On Saturday (January 14), half the face of the Moon will be illuminated as it enters its third quarter or last quarter phase.
According to in the sky (opens in new tab) For observers in New York City, the last quarter moon will rise at 22:20 EST (0320 GMT) and be visible shortly thereafter at about 00:18 on Sunday, Jan. 15 (0518 GMT). The last quarter moon will be visible until sunset and until about 11:28 EST (1628 GMT).
The last quarter moon is the point in the 29.5-day lunar cycle that precisely marks its half-way point, the full moon, and the beginning of the next lunar cycle and the new moon. As the lunar phase progresses from the last full moon, January’s Wolfe Moon, to the next new moon on Friday, January 6, the illuminated lunar face recedes or “diminishes.”
Connected: Full Moon Calendar 2023: When to See the Next Full Moon
Going from a fully lit full moon to a fully dark new moon, the mid-way point, the last quarter is when the waning moon is half illuminated.
The situation is reversed as the new moon, which occurs on January 21, rises until the next full moon, the Snow Moon which rises on February 5. The illuminated side of the Moon grows or “waxes” once with the waxing Moon. The half lit up again on January 28 during a phase of the lunar cycle called the first quarter. Which side of the Moon observers see the light during both last and first quarter phases depends on where they are located on Earth.
The fact that the Moon is half as illuminated during the two “quarter” phases may seem confusing, but what the monikers actually refer to is the fact that the Moon is about one quarter and three quarters of the way through its lunar cycle, respectively. happens during Phases of the first and last trimesters.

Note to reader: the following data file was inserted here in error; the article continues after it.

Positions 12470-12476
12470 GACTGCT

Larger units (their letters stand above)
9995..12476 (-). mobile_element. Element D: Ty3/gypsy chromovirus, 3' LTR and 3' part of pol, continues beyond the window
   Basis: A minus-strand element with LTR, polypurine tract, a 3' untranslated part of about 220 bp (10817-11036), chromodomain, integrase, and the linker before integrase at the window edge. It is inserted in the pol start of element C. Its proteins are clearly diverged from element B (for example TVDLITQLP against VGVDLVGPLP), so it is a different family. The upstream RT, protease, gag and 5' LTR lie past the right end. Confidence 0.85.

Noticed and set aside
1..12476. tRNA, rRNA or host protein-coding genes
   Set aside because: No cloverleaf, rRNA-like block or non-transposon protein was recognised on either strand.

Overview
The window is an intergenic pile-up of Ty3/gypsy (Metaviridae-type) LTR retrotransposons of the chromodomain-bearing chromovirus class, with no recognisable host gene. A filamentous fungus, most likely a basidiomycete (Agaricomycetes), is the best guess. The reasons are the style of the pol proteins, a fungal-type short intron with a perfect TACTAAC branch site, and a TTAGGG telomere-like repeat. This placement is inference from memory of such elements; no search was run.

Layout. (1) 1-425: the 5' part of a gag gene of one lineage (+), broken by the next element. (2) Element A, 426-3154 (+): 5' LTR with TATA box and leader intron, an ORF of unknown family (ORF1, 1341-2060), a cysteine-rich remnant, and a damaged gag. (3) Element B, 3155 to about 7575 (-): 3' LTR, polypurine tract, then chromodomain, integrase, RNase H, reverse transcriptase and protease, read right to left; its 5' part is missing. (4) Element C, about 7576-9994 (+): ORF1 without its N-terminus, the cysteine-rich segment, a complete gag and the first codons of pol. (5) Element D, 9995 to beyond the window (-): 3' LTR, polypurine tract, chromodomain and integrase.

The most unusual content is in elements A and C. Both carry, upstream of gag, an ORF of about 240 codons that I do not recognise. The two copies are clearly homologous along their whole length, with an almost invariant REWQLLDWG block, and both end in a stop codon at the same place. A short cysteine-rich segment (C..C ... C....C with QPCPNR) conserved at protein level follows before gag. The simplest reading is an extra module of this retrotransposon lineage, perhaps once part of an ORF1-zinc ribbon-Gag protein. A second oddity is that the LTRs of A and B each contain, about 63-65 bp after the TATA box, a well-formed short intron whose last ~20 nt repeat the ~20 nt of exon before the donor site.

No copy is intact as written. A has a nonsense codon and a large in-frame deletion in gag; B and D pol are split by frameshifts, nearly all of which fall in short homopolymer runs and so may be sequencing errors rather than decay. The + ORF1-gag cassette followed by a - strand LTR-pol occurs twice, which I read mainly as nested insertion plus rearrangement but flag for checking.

The light of the Moon isn’t the only thing that changes when it goes from full moon phase to new moon phase, as it will be visible at different times of the day as well. Leading up to the full moon, the moon rises later and later each day. It also reaches progressively lower points on the horizon in the east.
By the time of new moon, the moon will have risen around dawn and set around dusk, meaning it is only visible during the day.
Once again, the situation is reversed from new moon through first quarter moon to full moon, with the moon rising earlier on each subsequent day and reaching a higher point on the horizon. By the time of February’s Snow Moon, it will rise in the evening and set at dawn, meaning it is visible for most of the night.
If you’re hoping to see the last quarter moon up close, our guides to the best telescopes and best binoculars are a great place to start. If you want to take pictures of the night sky, check out our guides on how to photograph the moon, as well as our best cameras for astrophotography and the best lenses for astrophotography.
editor’s Note: If you snap the last quarter moon, and want to share it with Space.com readers, send your photo(s), comments, and your name and location to email@example.com.
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